I’d say that, if you’re a complete beginner, there are books that go into more detail and offer more hand-holding than this does. However, if you’re on the next rung of the ladder, then you’ll probably find as much as you could wish for. It’s an American book, so expect the odd chipmunk and racoon, but the rest of it is perfectly universal, with cattle, horses, cats, dogs, elephants and so on. The results are pleasingly realistic and the techniques not too taxing, either. Detail work is limited to what’s necessary to define the subjects rather than being obsessive.

A big thumbs-up for this one.

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Wabi-Sabi Art Workshop || Serena Barton

OK so, yes, I had to look this up too. Let’s go with Serena’s definition, since that’s how she’s applying it. It comes from two Japanese words and “refers to that which is imperfect, aged, humble and authentic.” It’s “an aesthetic that values the passing of time, the seasoning of time and the elements, the handmade and the simple.” It is also a state of mind which is expressed in haiku poetry. OK, so a bit-new age, a bit mystical and a bit of the Arts & Crafts movement. I think. Maybe the subtitle is more help, “Mixed media techniques for embracing imperfection and celebrating happy accidents”, which I’m not sure is the same thing.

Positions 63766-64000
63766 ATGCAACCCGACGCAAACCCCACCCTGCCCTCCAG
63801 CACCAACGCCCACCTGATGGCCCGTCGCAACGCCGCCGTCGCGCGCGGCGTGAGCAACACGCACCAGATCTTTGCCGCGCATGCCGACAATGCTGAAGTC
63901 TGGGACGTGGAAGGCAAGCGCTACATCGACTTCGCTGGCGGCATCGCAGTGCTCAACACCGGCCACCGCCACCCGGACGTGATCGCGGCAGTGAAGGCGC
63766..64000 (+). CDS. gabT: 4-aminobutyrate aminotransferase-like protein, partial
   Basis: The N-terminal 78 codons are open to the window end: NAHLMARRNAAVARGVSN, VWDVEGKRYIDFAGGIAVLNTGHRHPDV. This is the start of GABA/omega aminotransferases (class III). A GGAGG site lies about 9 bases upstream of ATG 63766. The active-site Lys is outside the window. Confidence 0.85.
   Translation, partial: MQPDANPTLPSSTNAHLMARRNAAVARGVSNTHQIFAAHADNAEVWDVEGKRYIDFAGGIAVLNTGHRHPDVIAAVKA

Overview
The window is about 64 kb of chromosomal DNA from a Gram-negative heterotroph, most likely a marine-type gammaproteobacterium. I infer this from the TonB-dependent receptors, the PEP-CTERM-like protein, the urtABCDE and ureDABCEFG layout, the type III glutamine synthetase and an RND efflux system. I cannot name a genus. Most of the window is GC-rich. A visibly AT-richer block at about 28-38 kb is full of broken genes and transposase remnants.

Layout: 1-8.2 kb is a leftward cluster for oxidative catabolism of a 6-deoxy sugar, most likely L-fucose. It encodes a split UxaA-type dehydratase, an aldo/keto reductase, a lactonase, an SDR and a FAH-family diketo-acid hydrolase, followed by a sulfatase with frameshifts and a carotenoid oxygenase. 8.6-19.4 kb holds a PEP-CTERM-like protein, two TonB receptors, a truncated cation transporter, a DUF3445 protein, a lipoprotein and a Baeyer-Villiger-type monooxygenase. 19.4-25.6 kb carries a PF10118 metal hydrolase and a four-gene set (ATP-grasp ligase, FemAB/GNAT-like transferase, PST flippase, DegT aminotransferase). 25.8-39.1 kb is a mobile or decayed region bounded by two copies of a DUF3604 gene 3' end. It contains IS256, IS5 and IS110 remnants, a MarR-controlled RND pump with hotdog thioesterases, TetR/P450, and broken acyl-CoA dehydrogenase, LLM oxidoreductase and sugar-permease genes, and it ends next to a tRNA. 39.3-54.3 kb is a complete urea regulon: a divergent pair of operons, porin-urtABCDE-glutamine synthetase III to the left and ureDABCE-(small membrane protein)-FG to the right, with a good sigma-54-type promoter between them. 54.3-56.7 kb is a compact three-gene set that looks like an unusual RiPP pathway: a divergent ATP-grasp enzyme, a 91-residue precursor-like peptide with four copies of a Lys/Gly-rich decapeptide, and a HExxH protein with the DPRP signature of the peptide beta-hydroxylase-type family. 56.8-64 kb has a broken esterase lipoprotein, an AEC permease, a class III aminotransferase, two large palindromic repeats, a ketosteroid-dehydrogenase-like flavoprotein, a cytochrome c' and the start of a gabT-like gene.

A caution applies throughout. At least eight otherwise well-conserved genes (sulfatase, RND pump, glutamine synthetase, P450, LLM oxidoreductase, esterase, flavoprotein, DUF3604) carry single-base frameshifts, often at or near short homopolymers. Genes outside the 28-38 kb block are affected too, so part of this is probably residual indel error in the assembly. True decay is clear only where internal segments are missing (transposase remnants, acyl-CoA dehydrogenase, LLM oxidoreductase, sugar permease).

At this point, you may have got the impression that I’m a little irritated by the whole thing. At least, I hope you have!

However, delving into the book, my mind is changed completely. This is a book about abstraction, but about achieving it by finding rather than creating. Oh dear, that’s about as clear as mud, but it turns out that what sounded like a woolly-headed idea is actually completely clear in Serena’s head and she presents it well. There are projects, techniques and ways of working that bring your materials to the fore and allow them to decide how the result will go. And there it is again, that new-agey thing. But the thing is that it’s all so convincingly presented, with neatly-formed chapters and plenty of illustrations. I’d defy you not to buy into the whole ethic. OK, you’re probably not going to start filling your studio with wind chimes and dressing entirely in cheesecloth, but there are some genuinely good ideas here that are worth following up.

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From Basics to Special Effects (Secrets of Watercolor) || Joe Garcia